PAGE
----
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Do You See Me?



The other night my wife and I watched “Encanto: Live at the Hollywood Bowl.”


Don’t ask why. And please don’t judge: I’m not really a big fan of musicals. But I digress. I noticed that when the cameras zoomed in on the audience in the 17,000 seat amphitheater, most of the attendees were Latino, which made sense based on the culture-specific story, not to mention that several songs were in Spanish. But what was striking were the faces of the children and their parents—to say they were enthralled would be an understatement. They were beaming at the show with wide eyes and megawatt smiles. A similar experience could be noted when the original “Black Panther” movie released a few years ago: African-American children and adults were mesmerized and thrilled by the nearly all black cast being directed by a black director in a blockbuster superhero movie. It was one of the biggest box office draws of that decade. The experience was obvious: Finally…a movie—or musical—with people who look like me. When you’re the only one of your specific demographic at an event—whether that’s race or gender or age or whatever—the ability to identify with the intended communication or experience is minimized. The meta-message is obvious:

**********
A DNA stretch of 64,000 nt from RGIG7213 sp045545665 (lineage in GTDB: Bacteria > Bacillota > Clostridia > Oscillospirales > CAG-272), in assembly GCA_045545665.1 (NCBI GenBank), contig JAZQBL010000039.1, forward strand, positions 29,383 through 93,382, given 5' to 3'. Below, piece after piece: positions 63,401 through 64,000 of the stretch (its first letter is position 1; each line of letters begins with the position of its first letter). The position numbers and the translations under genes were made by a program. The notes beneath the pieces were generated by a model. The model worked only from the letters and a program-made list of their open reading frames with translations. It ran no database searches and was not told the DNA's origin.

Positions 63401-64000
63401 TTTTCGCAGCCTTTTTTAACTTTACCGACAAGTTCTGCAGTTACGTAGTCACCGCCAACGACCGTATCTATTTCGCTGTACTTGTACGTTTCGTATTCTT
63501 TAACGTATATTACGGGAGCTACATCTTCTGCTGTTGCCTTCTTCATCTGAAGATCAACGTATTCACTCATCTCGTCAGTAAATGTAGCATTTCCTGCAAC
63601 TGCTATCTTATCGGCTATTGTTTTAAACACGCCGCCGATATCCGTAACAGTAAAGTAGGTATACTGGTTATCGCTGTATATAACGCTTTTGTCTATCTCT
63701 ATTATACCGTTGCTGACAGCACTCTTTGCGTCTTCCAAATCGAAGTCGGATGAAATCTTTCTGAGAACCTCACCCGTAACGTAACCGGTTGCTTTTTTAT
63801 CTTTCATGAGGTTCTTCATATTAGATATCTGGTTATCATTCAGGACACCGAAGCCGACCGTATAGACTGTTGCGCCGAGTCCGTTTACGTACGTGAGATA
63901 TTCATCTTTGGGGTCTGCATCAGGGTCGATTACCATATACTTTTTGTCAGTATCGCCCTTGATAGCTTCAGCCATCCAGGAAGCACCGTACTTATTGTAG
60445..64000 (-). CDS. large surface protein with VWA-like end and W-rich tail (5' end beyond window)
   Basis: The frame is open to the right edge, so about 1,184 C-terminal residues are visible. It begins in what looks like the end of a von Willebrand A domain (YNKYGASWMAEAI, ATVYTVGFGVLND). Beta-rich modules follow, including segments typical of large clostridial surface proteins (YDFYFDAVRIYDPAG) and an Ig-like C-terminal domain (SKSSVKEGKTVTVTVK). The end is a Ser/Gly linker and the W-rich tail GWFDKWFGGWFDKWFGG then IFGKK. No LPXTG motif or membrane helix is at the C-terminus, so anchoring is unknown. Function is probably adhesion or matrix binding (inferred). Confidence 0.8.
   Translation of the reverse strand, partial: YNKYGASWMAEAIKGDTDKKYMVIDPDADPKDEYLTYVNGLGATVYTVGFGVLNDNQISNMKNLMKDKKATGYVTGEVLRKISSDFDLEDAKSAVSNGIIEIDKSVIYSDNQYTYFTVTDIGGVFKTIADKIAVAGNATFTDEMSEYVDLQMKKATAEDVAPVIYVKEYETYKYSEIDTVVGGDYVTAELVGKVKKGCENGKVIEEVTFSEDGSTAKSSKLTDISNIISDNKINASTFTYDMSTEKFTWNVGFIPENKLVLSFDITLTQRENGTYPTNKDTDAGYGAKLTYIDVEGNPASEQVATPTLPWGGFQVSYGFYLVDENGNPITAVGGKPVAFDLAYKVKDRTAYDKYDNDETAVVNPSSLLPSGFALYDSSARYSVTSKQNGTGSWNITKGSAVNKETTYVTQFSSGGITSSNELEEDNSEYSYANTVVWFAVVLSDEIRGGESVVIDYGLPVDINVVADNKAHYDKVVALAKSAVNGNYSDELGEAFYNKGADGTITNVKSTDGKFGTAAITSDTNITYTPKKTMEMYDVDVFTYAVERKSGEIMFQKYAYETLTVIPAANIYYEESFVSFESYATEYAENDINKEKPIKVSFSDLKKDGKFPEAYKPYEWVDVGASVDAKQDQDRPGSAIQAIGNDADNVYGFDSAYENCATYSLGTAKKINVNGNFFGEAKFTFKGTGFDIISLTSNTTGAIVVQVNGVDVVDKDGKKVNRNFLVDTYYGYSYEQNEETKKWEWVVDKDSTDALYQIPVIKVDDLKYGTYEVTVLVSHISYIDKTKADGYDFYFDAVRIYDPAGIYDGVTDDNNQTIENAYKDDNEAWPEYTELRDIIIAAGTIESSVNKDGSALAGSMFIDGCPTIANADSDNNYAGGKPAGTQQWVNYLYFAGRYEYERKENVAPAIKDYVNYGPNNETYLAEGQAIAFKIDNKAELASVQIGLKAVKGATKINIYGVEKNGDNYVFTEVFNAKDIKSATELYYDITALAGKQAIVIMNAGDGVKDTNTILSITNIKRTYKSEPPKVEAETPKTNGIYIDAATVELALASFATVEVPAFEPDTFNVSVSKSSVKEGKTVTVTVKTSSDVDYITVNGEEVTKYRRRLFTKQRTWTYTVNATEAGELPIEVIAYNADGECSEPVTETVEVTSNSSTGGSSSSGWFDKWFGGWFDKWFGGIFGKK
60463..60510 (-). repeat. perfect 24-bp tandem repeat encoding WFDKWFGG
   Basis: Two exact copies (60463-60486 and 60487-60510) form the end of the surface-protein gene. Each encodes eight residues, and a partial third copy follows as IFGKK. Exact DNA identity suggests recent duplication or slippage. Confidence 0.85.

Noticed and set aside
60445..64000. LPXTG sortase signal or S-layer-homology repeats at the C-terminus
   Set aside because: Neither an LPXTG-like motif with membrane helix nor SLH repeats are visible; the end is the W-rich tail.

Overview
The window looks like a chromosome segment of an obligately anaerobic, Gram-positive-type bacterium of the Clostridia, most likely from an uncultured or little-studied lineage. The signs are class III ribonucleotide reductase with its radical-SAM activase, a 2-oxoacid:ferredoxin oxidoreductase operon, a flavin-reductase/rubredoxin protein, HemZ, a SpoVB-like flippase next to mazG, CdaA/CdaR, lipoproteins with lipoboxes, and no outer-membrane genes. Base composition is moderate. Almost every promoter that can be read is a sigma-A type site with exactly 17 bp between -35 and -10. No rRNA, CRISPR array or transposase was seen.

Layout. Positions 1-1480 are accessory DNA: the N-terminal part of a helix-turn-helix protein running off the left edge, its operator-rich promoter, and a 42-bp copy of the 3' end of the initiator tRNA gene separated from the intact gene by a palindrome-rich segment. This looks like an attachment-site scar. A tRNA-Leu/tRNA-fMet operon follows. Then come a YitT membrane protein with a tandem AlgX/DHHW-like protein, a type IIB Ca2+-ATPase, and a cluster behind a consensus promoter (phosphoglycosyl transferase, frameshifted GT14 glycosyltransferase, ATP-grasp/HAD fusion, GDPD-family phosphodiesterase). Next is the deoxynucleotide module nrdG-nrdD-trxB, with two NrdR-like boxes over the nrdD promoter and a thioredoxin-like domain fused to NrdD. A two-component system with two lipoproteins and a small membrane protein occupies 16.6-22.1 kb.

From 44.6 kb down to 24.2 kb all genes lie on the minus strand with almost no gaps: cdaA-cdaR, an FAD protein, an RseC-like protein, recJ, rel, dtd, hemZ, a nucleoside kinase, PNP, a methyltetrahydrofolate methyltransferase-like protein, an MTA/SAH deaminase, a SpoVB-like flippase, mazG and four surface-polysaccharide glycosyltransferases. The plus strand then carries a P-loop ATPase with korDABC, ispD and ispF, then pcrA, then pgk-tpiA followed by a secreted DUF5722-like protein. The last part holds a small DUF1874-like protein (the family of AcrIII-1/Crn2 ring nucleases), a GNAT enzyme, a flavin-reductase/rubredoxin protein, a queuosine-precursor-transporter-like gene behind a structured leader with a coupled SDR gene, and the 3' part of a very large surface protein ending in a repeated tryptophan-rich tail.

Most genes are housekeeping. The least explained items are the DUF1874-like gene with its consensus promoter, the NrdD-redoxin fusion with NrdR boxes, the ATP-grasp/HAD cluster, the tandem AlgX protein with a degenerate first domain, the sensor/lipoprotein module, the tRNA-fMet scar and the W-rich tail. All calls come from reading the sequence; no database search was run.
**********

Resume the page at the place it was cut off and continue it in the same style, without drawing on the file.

“There’s no one here that looks like me.” “I don’t fit in here.” “I’m not seen.”


The deep human need to be included is powerful. It is one thing to be invited in and even warmly received, but that can never match identifying others in a group or crowd with similar life experiences, who are culturally relatable, and have an assumed shared understanding of what it’s like to be you. When we church leaders say we want to reach young people, or a certain ethnicity, or a particular culture, this is the hard reality we must wrestle with. We have to be very honest about our mission: if we say we want to reach a target audience or a certain demographic, what does our leadership look like? What do the people with high visibility or position look like—our worship team, our hospitality teams, our ushers, our board, our group leaders? This cannot be a “token” approach. It must authentic and intentional. It means real thought and strategies are developed and built with true relational trust. And it must regularly commit to honest empathy by regularly revisiting this question:


How do I feel when I’m the only one in the room that looks like me?



Dave Workman | The Elemental Group


 

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